FOR IMMEDIATE RELEASE|
MONDAY, MARCH 21, 2005
TDD (202) 514-1888
JUSTICE DEPARTMENT REQUIRES TWO
WEST VIRGINIA HOSPITALS TO END ILLEGAL
West Virginia Certificate-Of-Need Authority Does Not Shield Agreements
From Federal Antitrust Review
WASHINGTON, D.C. - The Department of Justice announced today that it will require two hospitals in southern West Virginia--Bluefield Regional Medical Center, Inc. (BRMC) and Princeton Community Hospital Association, Inc. (PCH)--to terminate their illegal agreements that allocated cancer services to PCH and cardiac-surgery services to BRMC. The Department said that requiring the hospitals to end the agreements is necessary to restore competition and the options available to consumers when selecting a hospital to provide medical care.
The Department’s Antitrust Division filed a lawsuit today in the U.S. District Court for the Southern District of West Virginia, challenging the agreements between BRMC and PCH as a violation of Section 1 of the Sherman Act. At the same time, the Department filed a proposed consent decree that, if approved by the court, would resolve the lawsuit and the Department’s competitive concerns. A competitive impact statement was filed simultaneously with the court.
According to the complaint, BRMC, PCH, and St. Luke’s Hospital, a hospital owned by PCH, are the only general acute-care hospitals in Mercer County, West Virginia. On January 30, 2003, BRMC and PCH entered into two agreements in which BRMC agreed not to offer most cancer services and PCH agreed not to offer cardiac-surgery services in six West Virginia counties and three Virginia counties. BRMC and PCH subsequently made joint filings with the state of West Virginia to request certificates of need (CON) for BRMC to provide cardiac-surgery services and for PCH to provide cancer services. A CON is a permit required to enter certain areas of the health care market; generally, the applicant must demonstrate to a state authority that there is an unmet need for its services. BRMC and PCH had been head-to-head competitors in cancer services and potential competitors in cardiac-surgery services. The complaint alleges that the agreements effectively allocated markets for cancer and cardiac-surgery services and restrained competition to the detriment of consumers.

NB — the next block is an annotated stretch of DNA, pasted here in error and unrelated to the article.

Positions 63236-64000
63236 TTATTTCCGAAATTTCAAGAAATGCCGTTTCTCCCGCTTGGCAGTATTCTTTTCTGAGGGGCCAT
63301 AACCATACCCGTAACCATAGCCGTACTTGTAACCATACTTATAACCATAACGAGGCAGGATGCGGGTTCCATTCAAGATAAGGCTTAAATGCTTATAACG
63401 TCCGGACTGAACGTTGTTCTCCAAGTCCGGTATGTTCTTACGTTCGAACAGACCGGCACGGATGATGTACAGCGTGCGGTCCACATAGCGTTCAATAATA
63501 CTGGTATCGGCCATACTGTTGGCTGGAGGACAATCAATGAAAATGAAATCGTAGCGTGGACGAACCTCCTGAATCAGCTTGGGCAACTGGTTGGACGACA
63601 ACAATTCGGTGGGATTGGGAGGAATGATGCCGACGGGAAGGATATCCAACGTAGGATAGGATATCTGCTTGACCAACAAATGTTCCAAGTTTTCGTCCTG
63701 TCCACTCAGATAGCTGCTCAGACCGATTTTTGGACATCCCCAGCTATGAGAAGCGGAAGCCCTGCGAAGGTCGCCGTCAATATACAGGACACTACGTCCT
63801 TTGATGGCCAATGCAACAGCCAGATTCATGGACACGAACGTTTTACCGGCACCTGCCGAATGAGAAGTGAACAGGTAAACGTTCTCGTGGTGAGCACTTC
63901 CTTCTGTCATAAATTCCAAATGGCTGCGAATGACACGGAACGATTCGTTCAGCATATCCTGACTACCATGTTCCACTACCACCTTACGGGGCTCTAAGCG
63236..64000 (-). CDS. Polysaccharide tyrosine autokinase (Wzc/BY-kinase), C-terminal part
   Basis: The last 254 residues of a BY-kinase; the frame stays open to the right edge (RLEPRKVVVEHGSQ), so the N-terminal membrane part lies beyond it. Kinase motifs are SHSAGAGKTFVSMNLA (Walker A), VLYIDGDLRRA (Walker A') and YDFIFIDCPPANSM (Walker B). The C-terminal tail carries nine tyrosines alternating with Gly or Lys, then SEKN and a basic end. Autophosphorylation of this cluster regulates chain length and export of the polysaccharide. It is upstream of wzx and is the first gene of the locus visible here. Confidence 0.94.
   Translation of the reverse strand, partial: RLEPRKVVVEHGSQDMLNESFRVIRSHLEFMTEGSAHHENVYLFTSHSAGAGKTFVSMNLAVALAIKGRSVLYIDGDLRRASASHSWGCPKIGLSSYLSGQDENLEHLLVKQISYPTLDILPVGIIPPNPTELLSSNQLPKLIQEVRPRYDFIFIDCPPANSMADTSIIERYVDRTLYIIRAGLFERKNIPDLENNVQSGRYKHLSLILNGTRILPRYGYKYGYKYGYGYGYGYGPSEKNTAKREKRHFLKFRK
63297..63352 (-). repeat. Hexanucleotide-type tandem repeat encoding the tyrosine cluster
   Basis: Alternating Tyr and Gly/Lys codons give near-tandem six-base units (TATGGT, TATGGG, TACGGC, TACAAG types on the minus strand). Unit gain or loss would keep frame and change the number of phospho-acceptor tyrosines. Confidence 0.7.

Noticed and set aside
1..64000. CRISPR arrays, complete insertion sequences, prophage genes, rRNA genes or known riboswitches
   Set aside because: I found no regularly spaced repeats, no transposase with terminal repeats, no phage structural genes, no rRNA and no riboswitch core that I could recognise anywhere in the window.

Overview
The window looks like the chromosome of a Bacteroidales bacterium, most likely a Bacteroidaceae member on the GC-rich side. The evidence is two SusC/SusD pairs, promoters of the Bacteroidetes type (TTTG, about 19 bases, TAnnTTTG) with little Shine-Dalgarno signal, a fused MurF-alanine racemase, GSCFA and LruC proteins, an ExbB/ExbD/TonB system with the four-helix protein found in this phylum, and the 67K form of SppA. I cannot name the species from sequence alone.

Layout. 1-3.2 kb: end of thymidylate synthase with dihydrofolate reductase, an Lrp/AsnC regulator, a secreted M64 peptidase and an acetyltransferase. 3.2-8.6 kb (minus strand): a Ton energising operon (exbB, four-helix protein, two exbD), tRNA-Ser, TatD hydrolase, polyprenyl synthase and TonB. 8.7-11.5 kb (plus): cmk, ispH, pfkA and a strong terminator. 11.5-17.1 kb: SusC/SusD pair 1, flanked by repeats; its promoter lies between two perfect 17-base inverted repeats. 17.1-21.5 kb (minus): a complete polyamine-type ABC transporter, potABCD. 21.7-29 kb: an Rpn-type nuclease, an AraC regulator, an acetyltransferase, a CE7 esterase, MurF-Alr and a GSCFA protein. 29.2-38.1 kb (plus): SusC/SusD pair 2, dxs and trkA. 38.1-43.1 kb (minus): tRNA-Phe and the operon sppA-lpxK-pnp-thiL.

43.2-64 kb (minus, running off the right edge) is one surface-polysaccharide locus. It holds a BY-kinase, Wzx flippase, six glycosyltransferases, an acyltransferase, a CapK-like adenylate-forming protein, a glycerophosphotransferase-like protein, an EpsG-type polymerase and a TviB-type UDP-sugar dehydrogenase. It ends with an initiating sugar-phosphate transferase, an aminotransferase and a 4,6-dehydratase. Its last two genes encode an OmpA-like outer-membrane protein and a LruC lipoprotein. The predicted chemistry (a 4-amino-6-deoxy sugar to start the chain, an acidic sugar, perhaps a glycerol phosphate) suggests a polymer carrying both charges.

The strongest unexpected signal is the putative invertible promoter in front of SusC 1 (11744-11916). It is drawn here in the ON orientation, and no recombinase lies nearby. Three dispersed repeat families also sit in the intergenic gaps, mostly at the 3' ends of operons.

“It is essential to maintain competition and choice in this important industry so that consumers will be provided with the best possible options for their health care needs,” said J. Bruce McDonald, Deputy Assistant Attorney General in the Department’s Antitrust Division. “The Sherman Act clearly prohibits hospitals and other competitors from engaging in this type of market allocation scheme.”
The state action doctrine provides immunity from federal antitrust liability where a defendant can show that the challenged restraint is a clearly articulated state policy and that the state actively supervises the challenged conduct. As stated in the competitive impact statement, no state action shields the BRMC-PCH agreements from federal antitrust review. The state action doctrine does not apply in this case, where state law gives an agency only limited powers, which in this case the agency did not purport to exercise, the Department said.
The proposed consent decree annuls the agreements and prohibits BRMC and PCH from entering into any agreement that allocates any cancer or cardiac-surgery service, market, territory, or customer. In addition, the proposed consent decree prevents BRMC and PCH from entering into any agreement that restricts a health care facility from obtaining a certificate of need relating to cancer services or cardiac surgery or otherwise restricts a health care facility from taking actions related to providing cancer services or cardiac surgery without the prior approval of the United States. Finally, BRMC and PCH are prohibited from entering into any agreement with each other concerning cancer services or cardiac surgery without the prior approval of the United States.
As required by the Tunney Act, the proposed consent decree, along with the Department’s competitive impact statement, will be published in the Federal Register. Any person may submit written comments concerning the proposed decree during a 60-day comment period to Mark J. Botti, Chief, Litigation I Section, Antitrust Division, U.S. Department of Justice, 1401 H Street, N.W., Suite 4000, Washington, D.C. 20530. At the conclusion of the 60-day comment period, the court may enter the consent decree upon a finding that it serves the public interest.